by Ben Small
The wife and I just returned from several days in California, two in Palm Springs, two visiting relatives in Bakersfield and of course Men of Mystery in Irvine, one of my favorite book festivals.
The memory I will hold of this trip is of an empty Palm Springs. And I mean empty. Store fronts empty, streets empty, shops that hadn't closed empty, and restaurants... well, empty.
I could have put a lawn chair on the main drag and felt safe.
In those shops still open, we were the only customers. No golfers, no tourists, and this is supposed to be the high season. Our waiter, blaming everyone but Californians, lamented that the Hollywood types no longer come to Palm Springs; they go to Vegas. But I think Palm Springs' troubles go further than that. Despite nobody on the streets, nobody in the stores, and stores closing everywhere, the J-walking police were still handing out tickets. Sure, they need the money, but with no shoppers, no J-walkers, no revenues, one can only wonder where their salaries come from.
And the stores still open are desperate for customers. You wouldn't believe the sales. Some stores, the owner came outside, trying to draw us in. All we were doing was walking the no-crowd sidewalks, but our footfalls must have reverberated up and down the avenue. At just about every shop somoene came out to ask us in.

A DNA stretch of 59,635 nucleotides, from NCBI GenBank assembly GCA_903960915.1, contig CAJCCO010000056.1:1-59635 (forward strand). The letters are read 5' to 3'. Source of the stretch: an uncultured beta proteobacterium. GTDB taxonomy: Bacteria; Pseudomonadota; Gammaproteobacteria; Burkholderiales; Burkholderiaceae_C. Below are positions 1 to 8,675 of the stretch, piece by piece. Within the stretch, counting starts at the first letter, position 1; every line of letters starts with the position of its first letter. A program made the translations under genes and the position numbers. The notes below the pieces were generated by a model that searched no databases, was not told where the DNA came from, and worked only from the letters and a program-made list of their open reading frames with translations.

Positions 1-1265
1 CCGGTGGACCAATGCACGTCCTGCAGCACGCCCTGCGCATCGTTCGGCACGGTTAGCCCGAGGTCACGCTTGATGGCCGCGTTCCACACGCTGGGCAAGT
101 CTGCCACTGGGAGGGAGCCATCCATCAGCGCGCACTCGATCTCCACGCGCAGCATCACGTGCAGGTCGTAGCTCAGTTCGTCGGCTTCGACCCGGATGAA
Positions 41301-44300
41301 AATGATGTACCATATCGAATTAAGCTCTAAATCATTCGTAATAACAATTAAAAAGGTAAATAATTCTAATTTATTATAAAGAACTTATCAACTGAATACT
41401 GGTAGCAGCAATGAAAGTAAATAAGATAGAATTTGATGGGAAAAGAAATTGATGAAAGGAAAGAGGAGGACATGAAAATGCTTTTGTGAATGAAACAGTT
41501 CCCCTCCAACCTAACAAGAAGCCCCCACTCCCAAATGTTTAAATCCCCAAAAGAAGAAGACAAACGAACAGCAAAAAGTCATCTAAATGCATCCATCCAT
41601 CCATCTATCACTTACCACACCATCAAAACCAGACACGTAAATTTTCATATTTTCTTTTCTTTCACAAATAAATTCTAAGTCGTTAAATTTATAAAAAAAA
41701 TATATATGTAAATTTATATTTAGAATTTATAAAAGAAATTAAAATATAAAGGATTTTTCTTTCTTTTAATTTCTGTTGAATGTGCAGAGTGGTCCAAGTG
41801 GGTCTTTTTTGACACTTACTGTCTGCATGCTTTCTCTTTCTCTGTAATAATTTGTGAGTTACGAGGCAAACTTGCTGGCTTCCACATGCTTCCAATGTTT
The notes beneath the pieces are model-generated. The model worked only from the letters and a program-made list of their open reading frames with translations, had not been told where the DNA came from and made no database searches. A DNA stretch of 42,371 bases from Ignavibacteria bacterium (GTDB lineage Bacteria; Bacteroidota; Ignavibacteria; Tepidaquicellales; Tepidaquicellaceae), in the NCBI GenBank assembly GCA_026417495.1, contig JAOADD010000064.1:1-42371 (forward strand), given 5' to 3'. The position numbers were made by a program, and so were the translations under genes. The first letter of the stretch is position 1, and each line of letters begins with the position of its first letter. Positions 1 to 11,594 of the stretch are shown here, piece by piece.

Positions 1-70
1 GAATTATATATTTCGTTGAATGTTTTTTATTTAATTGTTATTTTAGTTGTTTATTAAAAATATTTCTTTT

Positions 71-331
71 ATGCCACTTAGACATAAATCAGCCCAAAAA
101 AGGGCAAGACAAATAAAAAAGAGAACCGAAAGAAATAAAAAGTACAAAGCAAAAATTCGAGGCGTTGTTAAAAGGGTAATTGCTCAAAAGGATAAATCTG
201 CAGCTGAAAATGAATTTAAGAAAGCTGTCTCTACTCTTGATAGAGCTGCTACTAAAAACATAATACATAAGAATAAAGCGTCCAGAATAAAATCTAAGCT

We thought it sad.
Normally I'd have said Bakersfield and Palm Springs were worlds apart, but on this trip, their downtowns looked like twins. Except I was not accosted by San Quentin paroles in Palm Springs. Seems San Quentin buses paroles up to Bakersfield and lets them go. According to the guy who hit me up for a buck, it's standard San Quentin procedure. He'd been through it before.
I was just glad I wasn't in Bakersfield during evening hours. I understand the released prisoners aren't so polite then. My niece said she'd had a gun stuck in her face at a traffic light just two weeks ago.
That couldn't happen in Palm Springs.
There's nobody there.